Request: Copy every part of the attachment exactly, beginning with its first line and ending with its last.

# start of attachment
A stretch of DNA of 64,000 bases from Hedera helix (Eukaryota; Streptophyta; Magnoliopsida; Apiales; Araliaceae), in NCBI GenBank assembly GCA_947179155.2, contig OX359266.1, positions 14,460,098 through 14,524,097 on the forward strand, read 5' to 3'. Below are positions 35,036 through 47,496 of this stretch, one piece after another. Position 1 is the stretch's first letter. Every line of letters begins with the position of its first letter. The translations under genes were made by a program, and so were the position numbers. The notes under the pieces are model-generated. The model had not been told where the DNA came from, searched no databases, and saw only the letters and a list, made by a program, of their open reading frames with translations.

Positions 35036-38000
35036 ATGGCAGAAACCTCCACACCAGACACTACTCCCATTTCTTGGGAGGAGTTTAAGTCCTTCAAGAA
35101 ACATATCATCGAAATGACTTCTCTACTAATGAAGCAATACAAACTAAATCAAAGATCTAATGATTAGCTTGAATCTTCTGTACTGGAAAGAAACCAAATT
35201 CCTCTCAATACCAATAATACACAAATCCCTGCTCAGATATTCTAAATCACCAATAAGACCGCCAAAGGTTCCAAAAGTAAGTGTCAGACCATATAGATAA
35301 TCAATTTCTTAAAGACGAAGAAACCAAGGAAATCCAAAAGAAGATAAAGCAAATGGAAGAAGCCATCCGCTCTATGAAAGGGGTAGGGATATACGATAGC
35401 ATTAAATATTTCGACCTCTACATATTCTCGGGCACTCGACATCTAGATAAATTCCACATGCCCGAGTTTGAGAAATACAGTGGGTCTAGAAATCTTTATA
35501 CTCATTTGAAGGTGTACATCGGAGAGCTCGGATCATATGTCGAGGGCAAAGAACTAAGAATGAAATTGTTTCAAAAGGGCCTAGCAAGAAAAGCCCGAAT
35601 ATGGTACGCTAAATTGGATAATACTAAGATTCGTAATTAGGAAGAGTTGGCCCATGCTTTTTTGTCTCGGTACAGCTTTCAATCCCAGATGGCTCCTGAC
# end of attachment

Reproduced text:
A stretch of DNA of 64,000 bases from Hedera helix (Eukaryota; Streptophyta; Magnoliopsida; Apiales; Araliaceae), in NCBI GenBank assembly GCA_947179155.2, contig OX359266.1, positions 14,460,098 through 14,524,097 on the forward strand, read 5' to 3'. Below are positions 35,036 through 47,496 of this stretch, one piece after another. Position 1 is the stretch's first letter. Every line of letters begins with the position of its first letter. The translations under genes were made by a program, and so were the position numbers. The notes under the pieces are model-generated. The model had not been told where the DNA came from, searched no databases, and saw only the letters and a list, made by a program, of their open reading frames with translations.

Positions 35036-38000
35036 ATGGCAGAAACCTCCACACCAGACACTACTCCCATTTCTTGGGAGGAGTTTAAGTCCTTCAAGAA
35101 ACATATCATCGAAATGACTTCTCTACTAATGAAGCAATACAAACTAAATCAAAGATCTAATGATTAGCTTGAATCTTCTGTACTGGAAAGAAACCAAATT
35201 CCTCTCAATACCAATAATACACAAATCCCTGCTCAGATATTCTAAATCACCAATAAGACCGCCAAAGGTTCCAAAAGTAAGTGTCAGACCATATAGATAA
35301 TCAATTTCTTAAAGACGAAGAAACCAAGGAAATCCAAAAGAAGATAAAGCAAATGGAAGAAGCCATCCGCTCTATGAAAGGGGTAGGGATATACGATAGC
35401 ATTAAATATTTCGACCTCTACATATTCTCGGGCACTCGACATCTAGATAAATTCCACATGCCCGAGTTTGAGAAATACAGTGGGTCTAGAAATCTTTATA
35501 CTCATTTGAAGGTGTACATCGGAGAGCTCGGATCATATGTCGAGGGCAAAGAACTAAGAATGAAATTGTTTCAAAAGGGCCTAGCAAGAAAAGCCCGAAT
35601 ATGGTACGCTAAATTGGATAATACTAAGATTCGTAATTAGGAAGAGTTGGCCCATGCTTTTTTGTCTCGGTACAGCTTTCAATCCCAGATGGCTCCTGAC